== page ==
Agile and Hip-Hop


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The thing about hip-hop today is it’s smart, it’s insightful. The way they can communicate a complex message in a very short space is remarkable. – Barack Obama

My friend Marcus Bell—a famous Hollywood singer, song writer, and producer—once said that hip-hop has four main goals. After listening to what he had said, I realized that there is so much resonance with what he said with how I see agile transformation. The four goals are as follows:

  1. Get your skills up
  2. Listen to the streets
  3. Know your audience
  4. Move the crowd

Hip Hop is a phenomenon of hipping, that experience of passion, out here. Hip hop originated in the 70’s in New York, USA, as a part of outdoor parties. It was about bringing communities together and having fun. Here’s my take on how the phenomenon of hip hop applies to agile transformation:

  1. Get your skills up: Based on the team’s skill matrix we could figure out how liquid our team is and when we encounter an situation where there are less than three experts in an area, we’ll know that growth is required in that area. That way, it will not become a bottleneck. Agile is about constantly learning and growing and we bring XP practices like pair programming, peer review, and other invaluable skills.
  2. Listen to the streets: Steve Blank once said, “Get out of the building.” Your business assumptions can be wrong. Go out and speak with your customers. In Agile thinking, we receive insights about our customers. We learn about what matters to them and how they live their lives. We also learn about what they want and how we can solve their problems. We place bets on what they might prefer and run experiments to validate or invalidate assumptions. Ash Mayura’s Customer Factory Blueprint is all about taking our ideas through small experiments to identify what the customers are dealing with so that we can design intelligent solutions that will make a difference in their lives.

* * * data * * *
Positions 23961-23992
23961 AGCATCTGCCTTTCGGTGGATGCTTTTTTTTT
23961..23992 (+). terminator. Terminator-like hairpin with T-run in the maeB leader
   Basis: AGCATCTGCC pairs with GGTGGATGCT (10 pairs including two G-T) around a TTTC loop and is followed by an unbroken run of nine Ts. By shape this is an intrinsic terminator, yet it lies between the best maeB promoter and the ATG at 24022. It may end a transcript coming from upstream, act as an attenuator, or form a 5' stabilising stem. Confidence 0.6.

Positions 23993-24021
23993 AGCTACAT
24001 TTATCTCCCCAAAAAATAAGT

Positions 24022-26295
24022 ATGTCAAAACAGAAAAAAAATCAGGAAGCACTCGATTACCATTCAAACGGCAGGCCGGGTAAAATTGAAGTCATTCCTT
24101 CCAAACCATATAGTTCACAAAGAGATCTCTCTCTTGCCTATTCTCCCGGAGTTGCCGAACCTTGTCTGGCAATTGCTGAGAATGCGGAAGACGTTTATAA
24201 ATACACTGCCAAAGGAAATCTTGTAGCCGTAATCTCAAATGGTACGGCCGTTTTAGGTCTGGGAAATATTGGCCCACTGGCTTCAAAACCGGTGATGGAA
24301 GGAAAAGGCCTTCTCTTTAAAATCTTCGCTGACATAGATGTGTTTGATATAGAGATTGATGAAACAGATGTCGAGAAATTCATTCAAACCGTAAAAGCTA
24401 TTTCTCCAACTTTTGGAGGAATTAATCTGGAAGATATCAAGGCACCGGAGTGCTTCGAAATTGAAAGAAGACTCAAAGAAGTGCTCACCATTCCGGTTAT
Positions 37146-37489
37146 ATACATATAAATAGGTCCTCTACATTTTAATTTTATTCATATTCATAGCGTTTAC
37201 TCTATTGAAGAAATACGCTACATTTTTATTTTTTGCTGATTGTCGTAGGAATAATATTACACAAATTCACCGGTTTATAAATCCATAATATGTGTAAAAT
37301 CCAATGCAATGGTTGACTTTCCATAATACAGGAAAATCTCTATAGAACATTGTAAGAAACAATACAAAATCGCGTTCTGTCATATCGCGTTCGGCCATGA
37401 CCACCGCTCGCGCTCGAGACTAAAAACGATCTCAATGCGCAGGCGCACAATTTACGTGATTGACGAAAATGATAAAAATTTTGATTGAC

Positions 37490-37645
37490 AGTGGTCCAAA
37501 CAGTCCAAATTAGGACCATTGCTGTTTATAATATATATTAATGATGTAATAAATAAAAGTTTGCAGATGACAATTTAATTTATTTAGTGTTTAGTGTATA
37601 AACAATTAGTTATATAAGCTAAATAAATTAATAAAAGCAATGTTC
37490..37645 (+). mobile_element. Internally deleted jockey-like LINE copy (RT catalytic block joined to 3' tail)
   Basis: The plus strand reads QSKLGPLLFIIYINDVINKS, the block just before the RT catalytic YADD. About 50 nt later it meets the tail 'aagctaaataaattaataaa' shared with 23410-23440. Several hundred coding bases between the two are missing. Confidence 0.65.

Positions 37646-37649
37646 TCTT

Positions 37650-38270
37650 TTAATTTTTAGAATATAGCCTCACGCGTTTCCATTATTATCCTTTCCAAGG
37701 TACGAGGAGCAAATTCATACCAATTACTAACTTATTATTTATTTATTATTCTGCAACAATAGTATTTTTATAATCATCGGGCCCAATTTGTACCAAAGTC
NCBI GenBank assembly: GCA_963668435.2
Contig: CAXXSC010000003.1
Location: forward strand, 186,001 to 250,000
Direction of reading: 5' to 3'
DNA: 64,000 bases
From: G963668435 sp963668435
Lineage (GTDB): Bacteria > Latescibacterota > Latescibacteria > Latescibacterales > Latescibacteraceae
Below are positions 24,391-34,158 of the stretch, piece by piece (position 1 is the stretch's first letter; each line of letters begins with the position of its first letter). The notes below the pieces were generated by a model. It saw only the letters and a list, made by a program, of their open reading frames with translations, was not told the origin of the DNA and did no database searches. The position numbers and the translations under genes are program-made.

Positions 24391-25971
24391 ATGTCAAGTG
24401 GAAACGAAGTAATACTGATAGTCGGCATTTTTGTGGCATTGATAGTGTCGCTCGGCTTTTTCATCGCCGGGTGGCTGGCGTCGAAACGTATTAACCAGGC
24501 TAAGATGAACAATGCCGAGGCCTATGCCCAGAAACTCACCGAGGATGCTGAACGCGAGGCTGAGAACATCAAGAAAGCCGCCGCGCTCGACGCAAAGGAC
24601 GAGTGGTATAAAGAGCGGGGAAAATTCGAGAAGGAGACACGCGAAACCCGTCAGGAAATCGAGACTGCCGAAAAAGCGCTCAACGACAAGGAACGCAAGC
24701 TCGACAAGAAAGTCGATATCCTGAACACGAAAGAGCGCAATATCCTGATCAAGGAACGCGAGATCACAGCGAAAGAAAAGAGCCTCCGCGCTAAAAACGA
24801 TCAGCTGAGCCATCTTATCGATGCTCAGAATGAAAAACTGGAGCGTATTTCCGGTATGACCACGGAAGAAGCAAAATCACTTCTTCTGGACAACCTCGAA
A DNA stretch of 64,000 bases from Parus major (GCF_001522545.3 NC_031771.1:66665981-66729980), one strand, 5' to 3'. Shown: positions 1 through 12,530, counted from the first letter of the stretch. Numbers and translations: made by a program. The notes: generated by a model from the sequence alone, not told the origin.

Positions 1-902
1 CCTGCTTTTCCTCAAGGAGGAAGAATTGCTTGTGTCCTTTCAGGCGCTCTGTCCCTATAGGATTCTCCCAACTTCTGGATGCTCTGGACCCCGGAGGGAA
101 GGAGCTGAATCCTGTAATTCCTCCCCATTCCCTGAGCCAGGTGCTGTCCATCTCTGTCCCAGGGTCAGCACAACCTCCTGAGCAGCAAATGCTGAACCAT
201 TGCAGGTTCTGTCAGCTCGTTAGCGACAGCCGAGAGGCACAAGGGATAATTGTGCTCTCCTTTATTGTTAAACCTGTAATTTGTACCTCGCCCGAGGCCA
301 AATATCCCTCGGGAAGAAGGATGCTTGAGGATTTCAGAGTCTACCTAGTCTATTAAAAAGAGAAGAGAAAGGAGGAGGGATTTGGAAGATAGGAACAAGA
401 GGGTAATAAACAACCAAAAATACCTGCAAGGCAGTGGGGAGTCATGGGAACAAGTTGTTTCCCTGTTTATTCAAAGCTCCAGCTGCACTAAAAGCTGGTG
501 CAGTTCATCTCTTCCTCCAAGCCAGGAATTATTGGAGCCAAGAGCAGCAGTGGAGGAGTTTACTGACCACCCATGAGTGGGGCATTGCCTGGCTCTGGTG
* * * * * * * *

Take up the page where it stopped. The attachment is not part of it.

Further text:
3. Know your audience: Knowing your customer is the key. In Agile practices like Lean and LeanStartup, the goal is to listen to our customers and find out what they value and deliver that. We use tools like Ash Maurya’s Lean Canvas and Traction Metrics to create and measure unique value proposition and create “happy customers.” Ash says, it is not about customers being happy, it is about what will make them happy. It is about who are our customers are and how well their lives are enhanced after using our product.
  4. Move the crowd: Tony Hsieh, the CEO of Zappos, is famous for his company providing the “wow” experience for their customers. Happy customers create more profit for the company. Companies go out of their way to please their customers. Word of mouth referrals by satisfied customers go a long way. Customer delight has become of the key Agile values. In addition, Agile also cares about happy engaged employees. Tony has also said, “Business often forget about the culture, and ultimately, they suffer for it because you can’t deliver good service from unhappy employees.”

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